wireless lookup fccID

No manual for a Alcatel Lucent 9962 cell? Whatever wireless device, if you have the FCC ID number, you might be able to find a manual. Take the FCC ID, and put it in the page below.

https://www.fcc.gov/oet/ea/fccid

On a related note, if you need to find a wireless license, you use this page:

https://wireless2.fcc.gov/UlsApp/UlsSearch/searchLicense.jsp

Once you see the FCC exhibits that have been uploaded, you might find a technical manual for the radio you are working on. For example, I wanted to know more about a Alcatel 9962 device with a FCC ID of P279962MSEC. Once I put that FCC id into the search page, I found many documents, including a detailed technical manual for the device. The manual cover and a random page are shown below.

Copyright 2020 Rod Deluhery

wireless detail in 802.11n

I ran across Praveens blog https://praveenkumar4blog.wordpress.com/ as was trying to recall the terminology for aggregate frames. I almost have the name and details of each layer, MSDU and MPDU. Praveen has some good details on Fortinet it appears. It has been years since I have looked at a Fortinet product, they are into all sorts of products now. Ahh Fortinet, I never hung out with you much. . . maybe I should now? Years ago they only sold firewalls.

The whole concept of MSDU, a service data unit, is not clear to me. Reading about it, I pulled up the IEEE specification document, IEEE Std 802.11-2016. If you want to understand how these things work, read this document. You have to register with an email address on IEEE site, and then you can download it for free (you could a few months ago). Not all the documents from IEEE are free to download, make note of that. If you can get that document, it’s a great study aid for learning 802.11 wireless. The document covers directional multi-gigabit wireless concepts and terminology. It also is one of the only places that goes into detail on how DL-MU-MIMO) actually works.

Looking up PTK and the details, a few things to note. More new things, that I found. For MESH access points, or other equipment, you may find a thing called and AP PeerKey. It’s a protocol for access points to communicate to each other. From the document: “The AP PeerKey protocol provides session identification and creation of an AP PeerKey association to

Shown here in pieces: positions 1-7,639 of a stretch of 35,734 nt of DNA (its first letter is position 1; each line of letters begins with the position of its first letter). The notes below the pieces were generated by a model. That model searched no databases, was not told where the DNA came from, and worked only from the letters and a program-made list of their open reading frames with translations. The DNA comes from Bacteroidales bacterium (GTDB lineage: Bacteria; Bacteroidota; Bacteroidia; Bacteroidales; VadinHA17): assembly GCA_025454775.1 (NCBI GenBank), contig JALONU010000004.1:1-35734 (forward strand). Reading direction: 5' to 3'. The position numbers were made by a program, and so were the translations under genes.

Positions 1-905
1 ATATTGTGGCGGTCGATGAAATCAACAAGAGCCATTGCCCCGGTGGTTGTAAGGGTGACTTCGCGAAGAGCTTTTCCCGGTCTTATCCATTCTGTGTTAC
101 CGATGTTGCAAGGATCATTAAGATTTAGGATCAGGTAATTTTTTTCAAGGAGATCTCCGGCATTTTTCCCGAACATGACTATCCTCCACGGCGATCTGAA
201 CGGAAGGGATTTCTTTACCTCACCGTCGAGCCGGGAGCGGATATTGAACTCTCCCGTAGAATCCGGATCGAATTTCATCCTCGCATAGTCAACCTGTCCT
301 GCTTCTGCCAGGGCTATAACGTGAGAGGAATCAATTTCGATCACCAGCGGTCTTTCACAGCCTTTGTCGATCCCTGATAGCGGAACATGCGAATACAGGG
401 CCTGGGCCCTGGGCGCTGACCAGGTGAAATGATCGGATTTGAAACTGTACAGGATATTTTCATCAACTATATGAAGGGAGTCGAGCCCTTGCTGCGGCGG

provide for security of OBSS management communication between two APs. The result of a successful run of the AP PeerKey protocol is an AP PeerKey association. An AP PeerKey association is composed of a mesh PMKSA and a mesh TKSA.

I am still learning here about wireless frames, a few things I found out. In some of the IEEE docs, they call A-MSDU a “payload protected (PP) aggregate medium access control (MAC) service data unit. Wow, that is alot to remember, I forget the terms A-MSDU. What might help is remembering what they mean.

I do have a few questions. What causes an AP or station to implement aggregate frames? Is it basically a queue, and if the queue begins to fill, and there are no transmit opportunities, then “start” and begin building a MSDU frame? I am unsure.

Question, how does a PPDU relate to a MPDU? And how does that relate to service period (sp)? Answer- I think the PPDU can be anything transmitted, like a beacon, or a packet. In the ieee doc, we see on page 2325, “PPDU is formed during data transmission by appending the PSDU to the Exteneded Rate PHY preamble and header. At the receiver, the PHY preamble and header are processed to aid in the demodulation and delivery of the PSDU.” And the service period? a time you are told to transmit or assume you can transmit. My definition, anyway.

How does a TIM (traffic indication map) differ from a beacon?

What is a TSID?

Things change with MIMO. A few things. “Very high throughput (VHT) multi-user (MU) physical layer (PHY) protocol data unit (PPDU): A
VHT PPDU with a format that is capable of carrying up to four PHY service data units (PSDUs) for up to four users and is transmitted using the downlink multi-user multiple input, multiple output (DL-MU-MIMO) technique.” thats from the document. So in MIMO with multiple users on a access point, it reads to me like the AP may have a PPDU to send that has data for up to four (4) different clients. Might make for an interesting conversation with speed uploads. If you have a busy wireless network, using MIMO, your upload speed maybe slower than download speeds. Rationale? With MIMO, downloads are more efficient to clients, from the access point. More effective use of air-time, and uploads have no such MIMO capabilities in some STA. Its the downlink that is faster (effectively faster, actually bits per second, it is the same speed. . .it is the same bits per second!)

Another question, is an MPDU with many MSDU always a good thing? I like to think most designs have good and bad. So when the concept of packing frames together into longer frames, whats the catch? Yes there is a downside to most designs. For frame aggregation, mostly all good things. But can it cause latency? I would say yes, even if it is a 1 millisecond latency, it still maybe the case. Latency of one millisecond is not a big deal, right? Well it is something to keep in mind. Latency here and there can add up. Your server latency, WAN latency, then wireless latency. . . speed is king. Yes speed is king, but you can be fast AND have latency. They call it a long, fat, network. https://en.wikipedia.org/wiki/Bandwidth-delay_product I can see how this make wireless more effective, in general. But at times, could this cause latency issues? Or does this only happen when the signal level is very good (high speed networking)?? If signal level (RSSI) is poor, speed is low, does protocols still try to pack the data using these process? If so, latency will be impacted.

Did you read the link on wikipedia? if not, click the link, its in the previous paragraph. What did you see? From that link, it says this:
A network with a large bandwidth-delay product is commonly known as a long fat network (shortened to LFN). As defined in RFC 1072, a network is considered an LFN if its bandwidth-delay product is significantly larger than 105 bits (12,500 bytes).

So, say you have 300 mpbs wifi link, that is megabits, and that is fast. . . . . . which is really maybe around 20,000,000 megabytes per second.
What does a 1 millisecond delay cause? In one millisecond, you divide 20,000,000 divide by 1000, as 1000 milliseconds per second,